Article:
In Canada, they are restricted; Canada's Privacy Commissioner is suing the Royal Canadian Mounted Police for their use of the system, which the Privacy Commissioner claims is an unconstitutional breach of privacy.
Corporate surveillance of employees is growing, especially in the U.S. Monitoring and surveillance of employees is motivated based on perceived threats and fears of liability problems under various laws. Historically, employee monitoring and surveillance of, e.g., phone calls and e-mails, have been done primarily to assure compliance with laws prohibiting discrimination, verify that there are no intellectual property violations, and to assure customer satisfaction. More recently, Sarbanes-Oxley and HIPAA requirements appear to be factors in expanding employee monitoring and surveillance. Finally, as identity theft expands, and indications suggest that often identity theft is the result of company insiders who have access to customer personal data, monitoring and surveillance is expanding as a way to protect customers and minimize liability exposure. Video surveillance has been routinely conducted for site and employee security. There have been numerous lawsuits over the years arguing that employers have an obligation to maintain workplace security safety. Consequently, video surveillance is often used in parking lots, entry ways, etc.
Their use to monitor productivity and compliance with company policies is also expanding, however, and privacy concerns, especially in Canada, have resulted in determinations that this type of use is unduly invasive. A recent decision (October) found the use of web cameras for continuous indiscriminate surveillance violated the Canadian privacy law, and an earlier opinion on the use of video surveillance in rail yards to safeguard against employee theft was also found to present a well-founded privacy complaint.
The Canadian Privacy Commissioner, on the other hand, recently determined that a company had demonstrated the necessity of adapting a voice recognition system for accessing certain company business applications, although concluded that requiring employees to input the specific medical reason for sick leave was excessive.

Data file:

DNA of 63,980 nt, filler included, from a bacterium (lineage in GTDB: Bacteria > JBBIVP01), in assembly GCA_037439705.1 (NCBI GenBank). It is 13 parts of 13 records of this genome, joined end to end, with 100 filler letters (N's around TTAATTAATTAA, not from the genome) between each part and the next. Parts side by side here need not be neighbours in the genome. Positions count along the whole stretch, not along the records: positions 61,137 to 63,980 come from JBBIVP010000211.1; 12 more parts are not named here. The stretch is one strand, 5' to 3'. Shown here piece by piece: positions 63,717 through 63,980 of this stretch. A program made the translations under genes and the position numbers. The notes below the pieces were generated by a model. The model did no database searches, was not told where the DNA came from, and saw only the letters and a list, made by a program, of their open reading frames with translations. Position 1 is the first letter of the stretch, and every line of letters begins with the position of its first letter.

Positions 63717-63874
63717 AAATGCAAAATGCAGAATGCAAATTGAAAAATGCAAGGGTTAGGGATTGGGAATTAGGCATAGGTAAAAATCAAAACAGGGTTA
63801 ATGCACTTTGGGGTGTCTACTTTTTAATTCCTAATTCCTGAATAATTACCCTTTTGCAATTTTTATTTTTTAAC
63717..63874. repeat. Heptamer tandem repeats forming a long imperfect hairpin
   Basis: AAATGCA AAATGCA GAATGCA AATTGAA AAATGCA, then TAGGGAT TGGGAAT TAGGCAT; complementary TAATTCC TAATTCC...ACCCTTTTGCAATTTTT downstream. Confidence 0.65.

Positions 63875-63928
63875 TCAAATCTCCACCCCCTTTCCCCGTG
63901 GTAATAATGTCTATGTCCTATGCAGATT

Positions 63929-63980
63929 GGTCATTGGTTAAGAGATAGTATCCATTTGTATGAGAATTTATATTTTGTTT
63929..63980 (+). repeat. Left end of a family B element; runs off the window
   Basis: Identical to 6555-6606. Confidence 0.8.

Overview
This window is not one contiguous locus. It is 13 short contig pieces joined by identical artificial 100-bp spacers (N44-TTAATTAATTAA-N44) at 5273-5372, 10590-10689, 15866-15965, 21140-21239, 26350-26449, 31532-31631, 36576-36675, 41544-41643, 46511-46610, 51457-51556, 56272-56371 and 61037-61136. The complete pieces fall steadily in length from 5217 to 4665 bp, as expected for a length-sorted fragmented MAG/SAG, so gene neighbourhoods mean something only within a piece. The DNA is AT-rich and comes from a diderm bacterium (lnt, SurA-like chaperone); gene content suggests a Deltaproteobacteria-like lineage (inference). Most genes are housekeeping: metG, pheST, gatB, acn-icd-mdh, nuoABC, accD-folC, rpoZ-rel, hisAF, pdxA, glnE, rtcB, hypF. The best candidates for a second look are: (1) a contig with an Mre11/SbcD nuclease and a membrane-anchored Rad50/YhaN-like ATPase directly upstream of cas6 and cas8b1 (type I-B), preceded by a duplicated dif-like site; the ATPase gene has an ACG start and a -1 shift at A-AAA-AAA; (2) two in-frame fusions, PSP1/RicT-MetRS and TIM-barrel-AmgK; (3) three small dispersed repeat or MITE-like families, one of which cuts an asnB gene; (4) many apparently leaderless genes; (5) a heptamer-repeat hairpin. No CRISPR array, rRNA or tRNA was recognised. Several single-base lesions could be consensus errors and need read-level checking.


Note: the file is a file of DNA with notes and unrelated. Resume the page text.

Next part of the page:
There is no general law against workplace monitoring and surveillance in the U.S. Phone calls, e-mails and voice message systems can generally be monitored by the employer. Some state laws do require both parties to a phone call to consent to monitoring; in general, national businesses in the U.S. avoid violations by announcing that calls may be monitored at the outset of a call, thus notifying both customers and employees of the policy, and adopting e-mail policies that establish that e-mails can be monitored for a variety of purposes. Even e-mail messages marked "private" are typically subject to employer review. Most firms have adopted internal policies on monitoring of electronic communications which are communicated to employees.
Other countries have some restrictions. These restrictions stem from the fact that some communication by employees, even using the employer's equipment, are subject to privacy laws. In Europe, the Data Protection and Telecommunication Privacy Directives may restrict surveillance, though the latter applies only to public telecommunications systems or networks. The Data Directive, however, does generally apply together with national labor laws. In some countries (e.g., Italy), workplace surveillance may be conducted subject to agreement with labor unions. As noted above, video surveillance is not favored in Canada.